Hiking on Culebra
While Culebra is known for its beautiful beaches, great sea life, and relaxing lifestyle, there are also some hiking trails for those times you want to get away from the beach. Some hikes are an easy walk on the beach, and others are longer and more difficult.
While not hiking per se, if you don’t want to rent a car, it is possible to walk all over Culebra. We saw one woman walk from the Punta Soldado area to Flamenco Beach within a few hours! There aren’t a lot of cars on the roads in Culebra, but it is sunny and hot!
We rented a Jeep during a recent multi-day trip to Culebra, so we were able to drive to the starting locations for each of our hikes.
For a nice easy walk, we followed the dirt road around the Flamenco Lagoon. Unfortunately, it is across the street from the dump, and people have dumped trash at the beginning of this road when the dump is closed. But after the initial 50 yards, it is nice.
We stayed on the dirt road, and we occasionally caught a glimpse of the lagoon through the trees and could do some bird-watching. We followed the dirt road for about 0.6 miles, and it eventually came out on the northeast end of Flamenco Beach, near the Shark Cages or Muellecito. Once on Flamenco Beach, there are picnic tables where you can enjoy the great view.Note- from time to time there is a “rights fight” and someone puts a gate across. But this should be open for public use.
Our original reason for walking around the Flamenco Lagoon was so that we could hike up to the old US Navy helicopter pad on top of Mount Resaca, the highest point on Culebra.
Unfortunately, the land was sold a while ago, and it is now "private property". There is currently an on-going legal battle regarding public access on the road, but for now there is a locked gate across the road. We got permission to hike up there, but for most people this is not really an option for a hike. But, for the record, the hike from Road 251 to the top of Mount Resaca is about 1.1 miles.
Playa Carlos Rosario
Starting in the Flamenco Beach parking lot, we went to the back corner, where there is a chained gate. Though it has a keep out sign, lots of people have gone through the gate, and followed the path (which is well-used, and easy to follow). It is about a 30-minute walk, up and down hills in the full sun from the parking lot to Carlos Rosario Beach. Note- last time we went, the gate was open. Just make sure to stay on trail.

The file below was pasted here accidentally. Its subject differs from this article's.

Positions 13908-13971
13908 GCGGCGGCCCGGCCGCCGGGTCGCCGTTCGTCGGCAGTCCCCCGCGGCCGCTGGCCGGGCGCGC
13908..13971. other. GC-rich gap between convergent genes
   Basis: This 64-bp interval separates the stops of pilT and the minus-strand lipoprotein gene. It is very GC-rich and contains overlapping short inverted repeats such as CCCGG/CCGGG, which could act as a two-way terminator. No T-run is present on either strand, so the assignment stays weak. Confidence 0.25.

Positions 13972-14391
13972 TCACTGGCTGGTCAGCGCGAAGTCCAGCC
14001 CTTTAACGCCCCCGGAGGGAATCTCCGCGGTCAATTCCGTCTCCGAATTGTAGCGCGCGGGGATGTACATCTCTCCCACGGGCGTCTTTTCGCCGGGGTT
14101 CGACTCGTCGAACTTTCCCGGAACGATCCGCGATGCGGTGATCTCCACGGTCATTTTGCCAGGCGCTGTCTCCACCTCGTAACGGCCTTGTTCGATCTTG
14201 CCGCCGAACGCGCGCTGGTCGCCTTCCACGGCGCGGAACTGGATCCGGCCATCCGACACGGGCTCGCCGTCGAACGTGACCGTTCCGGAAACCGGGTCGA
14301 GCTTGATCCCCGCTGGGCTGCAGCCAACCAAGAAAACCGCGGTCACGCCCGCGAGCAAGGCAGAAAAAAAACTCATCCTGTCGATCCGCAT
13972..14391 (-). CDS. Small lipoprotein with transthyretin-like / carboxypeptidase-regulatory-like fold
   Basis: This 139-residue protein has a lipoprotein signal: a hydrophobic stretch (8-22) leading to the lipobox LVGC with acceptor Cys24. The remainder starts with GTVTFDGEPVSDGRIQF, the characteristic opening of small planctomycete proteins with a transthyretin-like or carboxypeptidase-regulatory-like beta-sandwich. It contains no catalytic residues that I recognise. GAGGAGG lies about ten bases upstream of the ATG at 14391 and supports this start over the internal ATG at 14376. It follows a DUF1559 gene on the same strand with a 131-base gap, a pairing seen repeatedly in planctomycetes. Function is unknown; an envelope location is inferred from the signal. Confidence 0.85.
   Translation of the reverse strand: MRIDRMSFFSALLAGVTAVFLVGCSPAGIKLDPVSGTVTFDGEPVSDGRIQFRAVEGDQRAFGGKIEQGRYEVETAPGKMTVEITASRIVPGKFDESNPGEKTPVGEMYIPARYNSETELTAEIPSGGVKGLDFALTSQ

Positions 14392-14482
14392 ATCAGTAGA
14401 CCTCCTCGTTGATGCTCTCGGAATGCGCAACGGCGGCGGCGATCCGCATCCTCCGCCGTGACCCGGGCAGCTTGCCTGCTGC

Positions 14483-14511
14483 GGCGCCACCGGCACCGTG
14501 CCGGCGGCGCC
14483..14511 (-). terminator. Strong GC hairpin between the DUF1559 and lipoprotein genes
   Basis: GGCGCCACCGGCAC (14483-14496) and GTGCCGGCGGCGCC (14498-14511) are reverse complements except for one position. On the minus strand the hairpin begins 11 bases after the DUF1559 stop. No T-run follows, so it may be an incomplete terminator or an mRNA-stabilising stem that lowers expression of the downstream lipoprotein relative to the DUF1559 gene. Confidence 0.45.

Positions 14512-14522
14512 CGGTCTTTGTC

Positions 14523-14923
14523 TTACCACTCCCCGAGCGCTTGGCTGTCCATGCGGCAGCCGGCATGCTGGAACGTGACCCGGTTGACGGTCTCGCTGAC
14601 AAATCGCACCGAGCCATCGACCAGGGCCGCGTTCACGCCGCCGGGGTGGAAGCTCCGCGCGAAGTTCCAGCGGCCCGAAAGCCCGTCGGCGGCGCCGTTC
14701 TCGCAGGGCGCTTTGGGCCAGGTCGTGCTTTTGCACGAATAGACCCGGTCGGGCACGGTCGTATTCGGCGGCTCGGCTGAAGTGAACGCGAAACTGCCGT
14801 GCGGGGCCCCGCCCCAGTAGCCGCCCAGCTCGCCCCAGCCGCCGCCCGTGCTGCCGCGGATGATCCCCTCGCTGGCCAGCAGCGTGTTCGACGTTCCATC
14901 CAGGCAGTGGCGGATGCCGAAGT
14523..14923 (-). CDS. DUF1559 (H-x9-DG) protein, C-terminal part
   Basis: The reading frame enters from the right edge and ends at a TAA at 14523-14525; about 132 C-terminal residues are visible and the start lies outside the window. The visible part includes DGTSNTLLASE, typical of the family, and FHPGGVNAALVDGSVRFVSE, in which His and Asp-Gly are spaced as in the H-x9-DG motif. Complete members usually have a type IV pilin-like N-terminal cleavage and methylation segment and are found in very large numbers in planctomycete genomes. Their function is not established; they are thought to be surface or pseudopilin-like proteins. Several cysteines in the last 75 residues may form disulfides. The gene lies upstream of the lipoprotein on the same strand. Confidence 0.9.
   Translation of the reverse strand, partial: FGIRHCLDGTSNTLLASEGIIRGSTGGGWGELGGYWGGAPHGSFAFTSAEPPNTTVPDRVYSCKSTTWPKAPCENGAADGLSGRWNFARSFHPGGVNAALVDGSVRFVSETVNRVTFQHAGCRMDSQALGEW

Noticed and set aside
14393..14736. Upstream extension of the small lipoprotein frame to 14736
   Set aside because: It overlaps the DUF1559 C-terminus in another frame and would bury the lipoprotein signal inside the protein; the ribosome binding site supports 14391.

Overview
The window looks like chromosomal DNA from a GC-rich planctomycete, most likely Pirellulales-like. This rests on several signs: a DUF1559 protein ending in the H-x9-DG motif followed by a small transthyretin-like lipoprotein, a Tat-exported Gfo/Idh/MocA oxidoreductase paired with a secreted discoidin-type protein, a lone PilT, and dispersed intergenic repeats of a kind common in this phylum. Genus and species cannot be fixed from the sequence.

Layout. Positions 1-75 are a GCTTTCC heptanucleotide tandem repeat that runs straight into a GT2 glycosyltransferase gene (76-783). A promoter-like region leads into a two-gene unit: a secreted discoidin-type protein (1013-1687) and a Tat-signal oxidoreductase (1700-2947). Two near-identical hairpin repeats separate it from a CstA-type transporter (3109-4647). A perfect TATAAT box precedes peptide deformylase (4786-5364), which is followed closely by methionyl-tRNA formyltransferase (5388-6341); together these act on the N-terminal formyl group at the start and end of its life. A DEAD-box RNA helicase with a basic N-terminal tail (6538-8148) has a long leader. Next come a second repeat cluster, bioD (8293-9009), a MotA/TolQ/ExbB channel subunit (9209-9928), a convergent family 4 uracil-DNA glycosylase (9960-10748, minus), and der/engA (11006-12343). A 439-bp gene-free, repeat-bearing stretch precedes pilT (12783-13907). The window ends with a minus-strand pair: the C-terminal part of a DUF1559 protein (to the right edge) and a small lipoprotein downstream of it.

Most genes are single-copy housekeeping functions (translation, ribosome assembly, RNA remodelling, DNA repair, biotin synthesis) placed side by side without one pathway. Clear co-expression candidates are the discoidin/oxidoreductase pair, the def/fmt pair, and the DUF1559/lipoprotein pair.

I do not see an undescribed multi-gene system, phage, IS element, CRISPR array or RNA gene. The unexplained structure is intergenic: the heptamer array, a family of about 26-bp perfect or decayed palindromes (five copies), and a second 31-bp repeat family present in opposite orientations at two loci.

Road to Punta Soldado
During our trip to Culebra, we rented a Jeep, but the contract said we could only use it on paved roads. We wanted to snorkel at Punta Soldado, and the road to the beach is a loose gravel surface. So we had to park at the end of the blacktop and walk to the beach.
The walk to the beach is about 0.3 miles, on a pot-hole filled dirt road, in the full sun. Easy downhill walk to the beach, harder uphill walk back to the car. We were happy to have drinking water with us! With a Jeep, driving down is possible (we have even seen regular cars go down, but no golf carts please!).
Trail to Playa Brava
The hike to Brava Beach is a moderately difficult hike, downhill most of the way to the beach, and then back uphill back to your car.
To get to the trail head from Road 250, we turned at the Culebra Museum, and followed the road until it ended. We parked on the side of the road, being careful not to block either of the two gates. The trail to Brava Beach is through the gate at the end of the road (heading in the exact same direction as we were driving). There is a no pase sign, but obviously lots of people use this trail.
The first part is easy walking, up and then down, down, down. Then it goes to the left and we started going through bushes and down a dry stream/river bed. The path is well-used and well-marked, so it was easy to follow. It was obvious that there must have been some serious rains and flooding in the past couple years, even though Culebra is a relatively dry island.
After hiking approximately 0.75 miles, we emerged on Brava Beach. Being on the north side of the island, Brava Beach is not a swimming beach. So we spent time walking on the beach and taking photos, before starting our hike back to the car.
Trail to Playa Resaca
The hike to Resaca Beach is a difficult hike, downhill most of the way to the beach, and then back uphill back to your car.
To get to the trail head from Road 250, we took the road that goes "behind" (or on the north-east side of) the airport. We followed the road until it ended, and then parked at the little roundabout at the end of the road. When we got out of the car, we noticed two paths. One had a big gate, and was more like a road. The other was a tiny path behind a large rock, and marked with a little official “tortugas marinas” sign. It’s the little path that leads to the beach, not the gated path.
This path starts fairly easy and degrades quickly. The path was steep in places, and we found ourselves basically climbing down rocks. Then the path turns into a maze of trees/roots through a (thankfully) dried mud marshy area. Luckily, the path was well marked with blue tape marker flags when we went in April 2012.
After hiking approximately 0.5 miles, we emerged through the sea grapes onto Resaca Beach. Much like Brava Beach, Playa Resaca is not a swimming beach. So, again, we spent some time on the beach taking photos, then started our difficult hike back uphill to our car.
If you plan to do any of these hikes, make sure you have plenty of water, something to eat, and shoes with sturdy soles. We hiked in Teva and Keen sandals.
Parking for most of these hikes are in remote areas. Don’t leave any valuables in your car.
Watch out for thorns, razor grass, and loose gravel along the trails.
These hikes describe hikes we did. You need to decide if you want to ignore any “no trespassing/no pase” signs.
Use this map to locate places mentioned in this article. You can click on a placemark to view the GPS coordinates for that place.